My own best estimate is high-lighted in yellow and is 9,820.
Since the DJIA is (somewhat coincidentally) currently 9744, I conclude that it is likely about fairly valued.
The table illustrates quite a wide range for a reasonable fair value of the DOW. Investors should be sobered by the fact that if investors require a 9% rate of return and if the earnings only grow at 5% (say 3% GDP plus 2% inflation) and if the DOW commands a P/E of only 15 in ten years then the fair value of the DOW is calculated as only 5898. So conservative but not really gloomy forecasts of earnings, required return level, and P/E result in a fair value of the DOW at only 5898. Gulp!
On the other hand many people may believe that the DOW should be closer to 12,000 since it has already been over 11,000. In order to justify a 12,882 level we have to assume that investors require only a 7% return, that the earnings will grow at a robust 7% and that the P/E will be at 20 in ten years which is above the long term average of 18. I consider that to be a rather optimistic scenario.
Overall, I conclude that my highlighted estimate of 9820 is a fair value, though it probably leans more to the optimistic side since it requires: a 7% growth rate, that investors require only a 7% return and that the P/E will revert to the average of 18.
My conclusion is that at its current level of 9744, the DOW is neither dangerously high nor is particularly cheap. Long term investors should certainly not abandon the market but might want to avoid being 100% in equities.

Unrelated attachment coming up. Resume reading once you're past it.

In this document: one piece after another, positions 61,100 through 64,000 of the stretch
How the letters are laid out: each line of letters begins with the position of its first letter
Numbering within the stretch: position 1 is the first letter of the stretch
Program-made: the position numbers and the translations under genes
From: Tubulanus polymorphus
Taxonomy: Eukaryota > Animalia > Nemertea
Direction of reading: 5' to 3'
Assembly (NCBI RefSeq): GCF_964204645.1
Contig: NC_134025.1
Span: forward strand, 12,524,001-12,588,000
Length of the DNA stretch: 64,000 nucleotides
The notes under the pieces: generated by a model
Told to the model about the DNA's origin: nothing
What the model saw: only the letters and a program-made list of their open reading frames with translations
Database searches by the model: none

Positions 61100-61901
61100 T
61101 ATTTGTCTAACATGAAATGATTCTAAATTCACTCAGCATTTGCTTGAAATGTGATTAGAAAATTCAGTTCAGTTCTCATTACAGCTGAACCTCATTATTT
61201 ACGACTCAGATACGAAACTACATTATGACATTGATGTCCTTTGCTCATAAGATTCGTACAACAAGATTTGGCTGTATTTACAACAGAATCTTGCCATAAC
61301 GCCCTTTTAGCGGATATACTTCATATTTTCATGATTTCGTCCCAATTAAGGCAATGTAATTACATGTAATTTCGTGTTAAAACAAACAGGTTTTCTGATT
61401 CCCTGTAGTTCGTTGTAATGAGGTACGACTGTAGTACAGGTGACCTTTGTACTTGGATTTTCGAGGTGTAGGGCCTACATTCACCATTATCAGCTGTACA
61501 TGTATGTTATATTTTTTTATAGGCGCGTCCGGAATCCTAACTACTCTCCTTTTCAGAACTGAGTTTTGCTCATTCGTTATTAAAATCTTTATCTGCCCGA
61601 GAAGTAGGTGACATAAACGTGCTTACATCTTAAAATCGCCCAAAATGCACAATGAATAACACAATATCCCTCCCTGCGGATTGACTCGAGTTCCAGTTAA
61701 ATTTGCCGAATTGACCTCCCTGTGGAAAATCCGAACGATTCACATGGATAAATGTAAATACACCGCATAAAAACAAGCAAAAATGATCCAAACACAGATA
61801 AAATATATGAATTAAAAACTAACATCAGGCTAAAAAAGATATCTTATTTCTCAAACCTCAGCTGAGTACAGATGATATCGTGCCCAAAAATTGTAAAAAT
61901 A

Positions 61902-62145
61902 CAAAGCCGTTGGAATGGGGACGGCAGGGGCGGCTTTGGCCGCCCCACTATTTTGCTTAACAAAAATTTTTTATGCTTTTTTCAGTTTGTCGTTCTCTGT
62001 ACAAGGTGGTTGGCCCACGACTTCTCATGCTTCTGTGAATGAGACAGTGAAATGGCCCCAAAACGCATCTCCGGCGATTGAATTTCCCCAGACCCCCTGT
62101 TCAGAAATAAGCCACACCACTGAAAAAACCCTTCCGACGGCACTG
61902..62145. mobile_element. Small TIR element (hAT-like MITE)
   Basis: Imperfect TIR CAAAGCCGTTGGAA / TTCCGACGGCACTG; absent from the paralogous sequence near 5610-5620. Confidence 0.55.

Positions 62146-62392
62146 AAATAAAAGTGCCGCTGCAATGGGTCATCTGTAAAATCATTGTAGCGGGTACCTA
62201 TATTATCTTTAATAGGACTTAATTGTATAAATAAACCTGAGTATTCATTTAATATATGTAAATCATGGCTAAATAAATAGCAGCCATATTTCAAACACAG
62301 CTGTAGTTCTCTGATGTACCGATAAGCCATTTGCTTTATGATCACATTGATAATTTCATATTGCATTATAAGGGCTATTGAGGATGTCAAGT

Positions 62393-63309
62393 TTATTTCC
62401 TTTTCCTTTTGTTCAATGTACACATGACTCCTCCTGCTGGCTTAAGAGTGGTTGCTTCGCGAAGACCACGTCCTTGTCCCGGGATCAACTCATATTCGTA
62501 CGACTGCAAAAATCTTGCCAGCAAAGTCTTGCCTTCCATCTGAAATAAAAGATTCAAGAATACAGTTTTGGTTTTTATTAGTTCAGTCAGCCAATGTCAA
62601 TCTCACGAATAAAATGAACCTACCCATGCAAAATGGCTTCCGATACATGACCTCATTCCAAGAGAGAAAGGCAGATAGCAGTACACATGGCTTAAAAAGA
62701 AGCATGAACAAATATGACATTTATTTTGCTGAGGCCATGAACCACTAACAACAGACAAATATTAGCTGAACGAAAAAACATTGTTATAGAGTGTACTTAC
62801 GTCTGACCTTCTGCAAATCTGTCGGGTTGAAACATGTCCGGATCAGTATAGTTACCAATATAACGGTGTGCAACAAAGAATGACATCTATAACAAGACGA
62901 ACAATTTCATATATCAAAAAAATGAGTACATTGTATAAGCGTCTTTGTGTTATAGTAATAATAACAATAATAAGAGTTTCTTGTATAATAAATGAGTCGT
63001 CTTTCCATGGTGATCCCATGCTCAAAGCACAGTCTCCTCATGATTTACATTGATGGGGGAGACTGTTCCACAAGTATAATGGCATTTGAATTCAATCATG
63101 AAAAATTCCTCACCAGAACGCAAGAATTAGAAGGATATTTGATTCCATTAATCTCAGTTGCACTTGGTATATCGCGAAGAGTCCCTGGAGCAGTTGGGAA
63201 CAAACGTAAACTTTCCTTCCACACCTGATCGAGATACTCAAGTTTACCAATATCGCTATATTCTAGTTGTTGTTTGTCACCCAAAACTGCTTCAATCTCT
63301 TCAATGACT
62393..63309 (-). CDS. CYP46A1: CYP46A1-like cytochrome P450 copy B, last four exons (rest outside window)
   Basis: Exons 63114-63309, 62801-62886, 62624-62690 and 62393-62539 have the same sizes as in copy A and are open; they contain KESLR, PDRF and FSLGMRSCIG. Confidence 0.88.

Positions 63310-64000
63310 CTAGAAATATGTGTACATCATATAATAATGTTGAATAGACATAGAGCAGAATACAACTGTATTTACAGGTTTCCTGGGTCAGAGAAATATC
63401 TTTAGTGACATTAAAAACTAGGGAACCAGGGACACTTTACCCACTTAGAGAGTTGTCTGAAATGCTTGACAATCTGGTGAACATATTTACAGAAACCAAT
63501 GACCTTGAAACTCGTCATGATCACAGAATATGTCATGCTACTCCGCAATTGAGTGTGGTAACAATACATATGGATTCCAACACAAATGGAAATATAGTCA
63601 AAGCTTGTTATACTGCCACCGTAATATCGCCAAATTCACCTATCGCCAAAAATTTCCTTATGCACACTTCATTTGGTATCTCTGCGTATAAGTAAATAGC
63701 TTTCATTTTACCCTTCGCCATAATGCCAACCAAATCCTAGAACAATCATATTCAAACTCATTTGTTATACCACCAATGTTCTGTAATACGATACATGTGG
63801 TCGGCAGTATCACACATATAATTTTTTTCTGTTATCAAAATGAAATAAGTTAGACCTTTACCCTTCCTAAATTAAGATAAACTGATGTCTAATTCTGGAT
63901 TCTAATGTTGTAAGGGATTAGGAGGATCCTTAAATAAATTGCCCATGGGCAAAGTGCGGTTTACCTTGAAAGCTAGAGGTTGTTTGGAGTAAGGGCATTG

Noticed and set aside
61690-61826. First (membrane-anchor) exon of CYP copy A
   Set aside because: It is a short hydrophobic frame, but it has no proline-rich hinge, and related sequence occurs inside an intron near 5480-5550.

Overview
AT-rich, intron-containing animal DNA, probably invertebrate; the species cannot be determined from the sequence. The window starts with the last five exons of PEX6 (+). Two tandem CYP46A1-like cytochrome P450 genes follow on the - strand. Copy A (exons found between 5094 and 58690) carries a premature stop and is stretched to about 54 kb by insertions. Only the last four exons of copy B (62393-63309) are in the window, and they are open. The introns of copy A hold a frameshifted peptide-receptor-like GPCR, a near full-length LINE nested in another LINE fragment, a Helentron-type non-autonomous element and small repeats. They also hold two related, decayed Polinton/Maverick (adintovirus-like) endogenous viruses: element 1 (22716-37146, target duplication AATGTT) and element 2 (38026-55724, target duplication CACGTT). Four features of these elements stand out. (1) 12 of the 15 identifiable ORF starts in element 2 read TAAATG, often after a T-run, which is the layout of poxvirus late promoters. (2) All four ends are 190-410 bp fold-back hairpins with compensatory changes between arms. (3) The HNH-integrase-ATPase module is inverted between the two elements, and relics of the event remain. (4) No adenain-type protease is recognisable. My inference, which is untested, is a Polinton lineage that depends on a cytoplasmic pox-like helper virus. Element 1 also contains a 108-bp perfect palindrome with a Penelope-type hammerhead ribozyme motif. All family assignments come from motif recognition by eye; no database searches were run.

February 8, 2002
UPDATE, 10 YEARS LATER
10 years have now passed since this article was written. On February 8, 2012 the Dow Jones Industrial Average stood at 12,884. As shown in the yellow highlighted row in the table above, my best estimate in February 2002 was that in February 2012 the DOW would be at 17,173. That was based on earnings growing 7% per year from $485 to $954 and a P/E of 18 applying.
Well, it turns out that the earnings on the DOW for 2011 on a normalized basis were about $967. So, my growth estimate of 7% per year was quite accurate.
But it was the P/E ratio that I got wrong. I had used a historical average P/E of 18. However, I later realized that the true historical average after removing a few very high P/Es in the historical data (due to abnormally low earnings) was actually closer to 15. At a P/E of 15 and a growth rate of 7%, the above table predicted a DOW level in February 2012 of 14,311. That is only 10% higher than its actual level turned out to be.
In any event I would not expect the prediction to be very accurate given all the variables. The bottom line is that I concluded in 2002 that the DOW was at a fair value. In fact it turns out that it gained 3.0% per year and there was also the dividend of about 2%, for a total return of about 5%. In fact, Dow Jones reports that the DOW returned a total of 5.1% per year in the ten years ending February 2012. So in reality it turns out that the DOW was somewhat over-valued in February 2002, assuming that the 12,978 level of February 2012 is a “fair” level. Still, an investment in the DOW at February 2002 has returned 5% per year and that is not so very bad.
March 3, 2012